Belfast Telegraph

Northern Ireland man Eamon Bradley dubbed 'Eamon of Arabia' is denied bail

By Alan Erwin

A man from Northern Ireland took part in three battles against Islamic State and the forces of the Syrian President - but didn't fire a single shot, the High Court has heard.

Eamon Bradley (25) from Londonderry also claimed that despite spending months at a training camp in Syria run by opposition groupings, he never used a weapon in combat.

Police were told he eventually decided to quit the Middle East and come home due to disillusionment at the chaotic tribal arrangements and his inability to speak Arabic.

Bradley, of Melmore Gardens in the city, is accused of possessing a grenade with intent to endanger life and receiving weapons and explosives training in Syria.

The charges, the first of their kind against a terror suspect returning to Northern Ireland from the region, were brought under new legislation dealing with matters outside the UK.

Bail was refused so that police can continue to examine computers and hard-drives seized from his home.

Bradley, who flew back into Dublin on October 31, was arrested last week following media reports that he had allegedly been fighting in the civil war in Syria.

Prosecutors told the court pictures of him with heavy-calibre ammunition, apparently taken in a Middle Eastern country, were found on his mother's mobile phone.

Another image of him in combat gear had been transferred onto a wall-mounted canvas print.

The accused was said to have converted to the Muslim faith six years ago and since then became increasingly aware of atrocities in Syria. During police questioning he claimed he decided to travel to the region to help the people there.

According to his account, he established contact on Facebook with an unknown person who directed him to a village on the Syrian/Turkish border known as a crossing point for engagement in the conflict. Having flown to Istanbul in February, he allegedly travelled on to an area where he was befriended by locals and learnt more about Islam.

The court was told he spent two months in a Syrian training camp under the control of a group known as the Army of Islam.

He was taught in the use of AK47 assault rifles, mortars and other weapons, it was alleged.

Bradley claimed to have taken part in three battles in Syrian cities: one in Idlib, another at Hama and a third in Aleppo.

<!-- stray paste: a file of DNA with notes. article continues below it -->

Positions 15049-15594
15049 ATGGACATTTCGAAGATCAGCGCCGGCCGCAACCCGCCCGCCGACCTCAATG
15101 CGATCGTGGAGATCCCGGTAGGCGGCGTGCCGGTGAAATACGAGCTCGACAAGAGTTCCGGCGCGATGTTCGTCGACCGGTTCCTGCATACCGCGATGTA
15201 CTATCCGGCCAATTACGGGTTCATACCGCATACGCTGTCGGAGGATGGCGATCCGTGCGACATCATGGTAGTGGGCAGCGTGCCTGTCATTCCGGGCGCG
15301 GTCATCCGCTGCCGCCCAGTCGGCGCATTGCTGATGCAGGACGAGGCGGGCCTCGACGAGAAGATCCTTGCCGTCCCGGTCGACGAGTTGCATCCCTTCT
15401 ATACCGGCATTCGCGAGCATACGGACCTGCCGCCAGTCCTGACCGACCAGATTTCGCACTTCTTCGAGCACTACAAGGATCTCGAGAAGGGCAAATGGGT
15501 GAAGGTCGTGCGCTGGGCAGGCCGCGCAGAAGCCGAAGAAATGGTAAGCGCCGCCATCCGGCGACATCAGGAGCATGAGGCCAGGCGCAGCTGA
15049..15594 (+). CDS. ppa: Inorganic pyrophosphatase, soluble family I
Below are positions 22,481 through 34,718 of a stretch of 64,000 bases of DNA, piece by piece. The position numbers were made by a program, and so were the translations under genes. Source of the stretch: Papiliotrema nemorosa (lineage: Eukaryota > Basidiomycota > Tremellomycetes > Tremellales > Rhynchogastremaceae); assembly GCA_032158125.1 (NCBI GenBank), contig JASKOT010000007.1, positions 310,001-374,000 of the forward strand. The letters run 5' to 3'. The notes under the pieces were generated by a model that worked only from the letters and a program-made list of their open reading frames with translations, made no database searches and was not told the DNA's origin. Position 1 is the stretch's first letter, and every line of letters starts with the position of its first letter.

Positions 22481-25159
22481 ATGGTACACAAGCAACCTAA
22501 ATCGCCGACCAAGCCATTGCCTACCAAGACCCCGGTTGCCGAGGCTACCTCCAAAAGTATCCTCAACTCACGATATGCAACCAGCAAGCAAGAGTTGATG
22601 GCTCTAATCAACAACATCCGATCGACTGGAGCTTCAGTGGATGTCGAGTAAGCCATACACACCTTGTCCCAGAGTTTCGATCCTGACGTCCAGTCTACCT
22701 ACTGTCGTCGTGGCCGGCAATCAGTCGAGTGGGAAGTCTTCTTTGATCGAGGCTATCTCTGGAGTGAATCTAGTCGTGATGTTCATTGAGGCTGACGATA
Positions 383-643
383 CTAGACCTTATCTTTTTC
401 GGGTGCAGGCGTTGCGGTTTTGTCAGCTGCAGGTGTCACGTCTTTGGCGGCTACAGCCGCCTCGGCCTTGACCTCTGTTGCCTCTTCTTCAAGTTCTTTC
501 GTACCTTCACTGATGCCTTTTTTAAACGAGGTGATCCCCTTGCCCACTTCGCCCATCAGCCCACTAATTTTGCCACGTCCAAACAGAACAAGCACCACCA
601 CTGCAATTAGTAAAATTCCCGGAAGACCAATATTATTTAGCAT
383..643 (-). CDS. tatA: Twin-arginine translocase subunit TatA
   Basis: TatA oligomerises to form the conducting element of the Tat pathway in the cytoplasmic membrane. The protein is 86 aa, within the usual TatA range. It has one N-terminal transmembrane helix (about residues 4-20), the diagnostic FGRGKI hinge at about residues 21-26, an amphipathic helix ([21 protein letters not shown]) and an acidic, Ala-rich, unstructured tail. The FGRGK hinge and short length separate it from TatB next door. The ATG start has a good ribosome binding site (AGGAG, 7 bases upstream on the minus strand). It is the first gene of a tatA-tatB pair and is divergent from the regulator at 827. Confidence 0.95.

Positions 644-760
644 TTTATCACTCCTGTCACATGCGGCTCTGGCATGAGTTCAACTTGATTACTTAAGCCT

Two of the engagements were against the Assad regime and the other against Isis forces. Prosecution counsel said he claimed to have been armed with an AK47, ammunition and a grenade but had not used any of the weapons.

"He said he became disillusioned and left the region, and that in order to do so he was facilitated with a Syrian passport in the name of a different male," added the prosecution.

Acknowledging the charges were based on Bradley's admissions during interview, the barrister contended that the full facts may not have been disclosed.

She questioned his version of having simply looked at a couple of websites before deciding to go to Syria "by chance".

Opposing bail, she cited the risk of potential reoffending - either in Northern Ireland or by returning to Syria.

"Although he has made admissions, there are grave concerns that he hasn't given the full picture, and concerns about why he may have been able to extract himself from Syria so apparently easily," the lawyer submitted.

"My instructions in relation to those involved in the fighting who leave Syria, it's in relation to either rest and recuperation, recruitment purposes or concern about offences being committed outside of Syria."

But Joe Brolly, defending, argued Bradley had gone out to the Middle East to aid and help defend the people of Syria - a cause also backed by the US-led coalition. "His passionate case is this was a matter of conscience for him to protect people from atrocities," he stressed. "There's no evidence he ever used a weapon."

The accused only came to police attention after posting pictures on Facebook of him on a horse in the Middle East, the court was told.

Mr Brolly said: "He became known as 'Eamon of Arabia' by the Press."

With 118 different tribal organisations involved in the Free Syrian Army resistance movement, Bradley was said to have left due to being a "fish out of water", unable to speak the language.

"He returned home disillusioned because there was no proper command structure, there were so many different tribes and he had terrible language problems," his lawyer claimed.

"It's an extraordinary odyssey."

The barrister also claimed the training camp Bradley attended was probably run by the CIA.

Refusing bail, however, Mr Justice Burgess said police should be given more time to analyse the mobile phones and computer equipment seized in the investigation.

"It may well be that this applicant is everything that he has said, and has absolutely no intention of aligning himself with some of these other groups," the judge stated.

"But the public interest dictates that police be afforded the opportunity to carry out their investigations."

He also confirmed his intention to review progress in their inquiries in two weeks.

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